For example, if Line 10 was .500 and Line 8 was $2,000, then Line 11 would be $1,000.
This represents the nontaxable portion of your Roth IRA conversions. This number will also go into Line 17.
Multiply Line 8 by Line 10.
This is the nontaxable portion of your total IRA distributions (not including Roth conversions).
Add Lines 11 & 12.
This represents to combined nontaxable distributions from your IRAs (both distributions and Roth conversions).
Subtract Line 13 from Line 3.
This represents your total basis in traditional IRAs for the reported tax year and earlier tax years.
This consists of 3 sections: Line 15a, Line 15b, and Line 15c:
Line 15a: Subtract Line 12 (nontaxable of total IRA distributions, but not Roth conversions) from Line 7 (total IRA distributions, not including Roth conversions).
Line 15b: The amount from Line 12 attributable to qualified disasters. Note: If you do not have Form 8915-D or Form 8915-F, you probably will leave this blank.
Line 15c: Subtract Line 15b from Line 15a. This is the taxable part of your IRA distribution.
The number on Line 15c (if it is not zero), will be used on Line 4b of your Form 1040 (taxable IRA distributions).
If you are under the age of 59½ at the time of distribution, you may be subject to a 10% early withdrawal penalty. Also, if you withdrew from a SIMPLE IRA within the first 2 years of having the account, you may be subject to a 25% early withdrawal penalty. The IRS Instructions contain more information on how to determine any early withdrawal penalty on IRA distributions.
Part II-Roth conversions
You’ll only fill out Part II if you did Roth conversions.
Carry over the number from Line 8.
Carry over the number from Line 11. If you did not complete Line 11 (nontaxable portion of your Roth conversions), then you would enter the number from Line 2 (total basis) plus the contributions you made for the tax year that were made before the conversion.
Line 18-Taxable amount
Subtract Line 17 from Line 16. If this number is zero or less, do not include on Form 1040, Line 4b (taxable IRA distributions). You will include this number on Form 1040, Line 4a (IRA distributions).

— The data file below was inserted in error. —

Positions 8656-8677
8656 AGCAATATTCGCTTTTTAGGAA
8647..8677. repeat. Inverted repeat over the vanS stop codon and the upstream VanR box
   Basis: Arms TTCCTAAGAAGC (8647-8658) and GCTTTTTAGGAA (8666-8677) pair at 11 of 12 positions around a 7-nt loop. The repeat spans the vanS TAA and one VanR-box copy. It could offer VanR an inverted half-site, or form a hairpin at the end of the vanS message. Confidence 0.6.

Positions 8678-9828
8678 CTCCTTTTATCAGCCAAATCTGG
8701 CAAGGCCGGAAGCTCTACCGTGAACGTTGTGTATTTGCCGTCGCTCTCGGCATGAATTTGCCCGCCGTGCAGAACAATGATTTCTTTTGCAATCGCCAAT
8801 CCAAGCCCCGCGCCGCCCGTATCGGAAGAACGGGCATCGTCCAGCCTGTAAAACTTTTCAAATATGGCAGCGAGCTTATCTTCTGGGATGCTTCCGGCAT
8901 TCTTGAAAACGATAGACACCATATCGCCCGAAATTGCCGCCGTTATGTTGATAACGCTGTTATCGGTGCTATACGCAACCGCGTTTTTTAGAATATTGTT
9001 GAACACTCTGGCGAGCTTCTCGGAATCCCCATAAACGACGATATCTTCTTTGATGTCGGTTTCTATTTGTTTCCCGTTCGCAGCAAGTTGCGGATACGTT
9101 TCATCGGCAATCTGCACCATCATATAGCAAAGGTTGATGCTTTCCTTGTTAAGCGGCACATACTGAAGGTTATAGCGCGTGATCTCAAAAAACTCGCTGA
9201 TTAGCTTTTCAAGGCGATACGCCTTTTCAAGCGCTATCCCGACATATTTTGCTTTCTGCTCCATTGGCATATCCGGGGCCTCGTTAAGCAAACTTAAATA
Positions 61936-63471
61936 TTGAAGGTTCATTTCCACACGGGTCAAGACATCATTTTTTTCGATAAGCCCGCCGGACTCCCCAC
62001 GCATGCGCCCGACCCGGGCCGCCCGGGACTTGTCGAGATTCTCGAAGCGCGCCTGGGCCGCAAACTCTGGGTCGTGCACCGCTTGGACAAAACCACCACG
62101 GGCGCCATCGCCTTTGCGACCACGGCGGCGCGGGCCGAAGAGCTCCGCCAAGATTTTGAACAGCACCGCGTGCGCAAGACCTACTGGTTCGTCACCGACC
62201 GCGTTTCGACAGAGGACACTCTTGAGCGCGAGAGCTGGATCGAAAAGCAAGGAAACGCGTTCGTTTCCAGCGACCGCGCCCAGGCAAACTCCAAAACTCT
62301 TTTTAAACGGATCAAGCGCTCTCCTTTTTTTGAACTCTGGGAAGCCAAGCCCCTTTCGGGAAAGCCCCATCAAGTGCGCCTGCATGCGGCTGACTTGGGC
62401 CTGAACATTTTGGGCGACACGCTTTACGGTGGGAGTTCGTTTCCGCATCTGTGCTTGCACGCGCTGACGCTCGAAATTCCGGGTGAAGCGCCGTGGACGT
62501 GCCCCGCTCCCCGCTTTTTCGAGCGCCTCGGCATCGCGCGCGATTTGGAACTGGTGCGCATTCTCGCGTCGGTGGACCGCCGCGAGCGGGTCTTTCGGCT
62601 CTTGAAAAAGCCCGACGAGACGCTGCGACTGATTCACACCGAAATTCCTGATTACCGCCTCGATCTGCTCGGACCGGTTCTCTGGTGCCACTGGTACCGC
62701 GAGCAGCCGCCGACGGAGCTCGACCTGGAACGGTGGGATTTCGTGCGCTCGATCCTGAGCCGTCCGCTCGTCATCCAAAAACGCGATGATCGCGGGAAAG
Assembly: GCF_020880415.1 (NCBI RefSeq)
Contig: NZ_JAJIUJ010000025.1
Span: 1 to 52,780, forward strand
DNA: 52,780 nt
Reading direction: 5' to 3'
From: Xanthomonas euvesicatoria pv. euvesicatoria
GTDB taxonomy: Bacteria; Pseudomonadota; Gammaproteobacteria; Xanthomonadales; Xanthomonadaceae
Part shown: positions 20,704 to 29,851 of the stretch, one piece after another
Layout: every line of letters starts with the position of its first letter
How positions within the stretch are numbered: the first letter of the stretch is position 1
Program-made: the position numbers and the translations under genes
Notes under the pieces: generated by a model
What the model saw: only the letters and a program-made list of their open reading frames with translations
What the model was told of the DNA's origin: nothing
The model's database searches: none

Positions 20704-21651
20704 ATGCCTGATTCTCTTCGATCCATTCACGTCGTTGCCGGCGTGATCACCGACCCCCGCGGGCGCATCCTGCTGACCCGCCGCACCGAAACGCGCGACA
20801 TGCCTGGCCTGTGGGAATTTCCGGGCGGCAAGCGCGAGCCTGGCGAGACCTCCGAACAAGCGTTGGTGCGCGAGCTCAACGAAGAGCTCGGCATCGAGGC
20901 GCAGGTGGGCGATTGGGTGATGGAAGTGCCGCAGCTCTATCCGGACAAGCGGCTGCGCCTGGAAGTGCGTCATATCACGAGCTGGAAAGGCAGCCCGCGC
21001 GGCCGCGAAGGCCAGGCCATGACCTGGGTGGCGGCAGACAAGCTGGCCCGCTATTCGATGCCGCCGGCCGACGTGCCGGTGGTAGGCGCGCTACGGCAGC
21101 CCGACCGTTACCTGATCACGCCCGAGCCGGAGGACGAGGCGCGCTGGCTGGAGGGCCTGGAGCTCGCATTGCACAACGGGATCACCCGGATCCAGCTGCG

Part III-Roth IRA distributions
Line 19-Nonqualified Roth IRA distributions
Include all nonqualified Roth IRA distributions, including qualified first-time homebuyer distributions and qualified natural disaster distributions (see IRS Form 8915-D and IRS Form 8915-F instructions for more detail).
But you will not include any of the following:
- Outstanding rollovers
- Distributions that are a return of contributions
- Distributions made on or after age 59½, as long as you made a contribution in any year at least 5 years prior. For tax year 2021, this includes contributions for any tax year from 1998 to 2016.
- One-time distribution to fund an HSA
- Qualified charitable distributions (QCDs)
- Distributions made upon death or due to disability for any Roth IRA where a contribution was made at least 5 years prior.
- Qualified distributions from Form 8915-F that were repaid (see IRS instructions)
- Distributions incident to divorce
So, for most retirees worrying about reporting their Roth IRA withdrawals–if you meet the criteria, those qualified distributions do not get reported.
Line 20-Qualified first-time homebuyer expenses
Since the lifetime limit is $10,000, this separate block forces the calculation. Any withdrawals for expenses exceeding this amount may be subject to penalty.
Subtract Line 20 from Line 19. If this number is zero or less, you’ll enter 0.
Line 22-Basis in the Roth IRA
If you’ve never taken a Roth distribution, you’ll simply enter all contributions through the tax year in question. This also includes adjustments for transfers incident to divorce. Finally, for military death gratuity or SGLI recipients, the proceeds that were rolled into a Roth IRA are calculated as basis.
If you did take a distribution, you’ll need to calculate the basis using an IRS worksheet, in the instructions.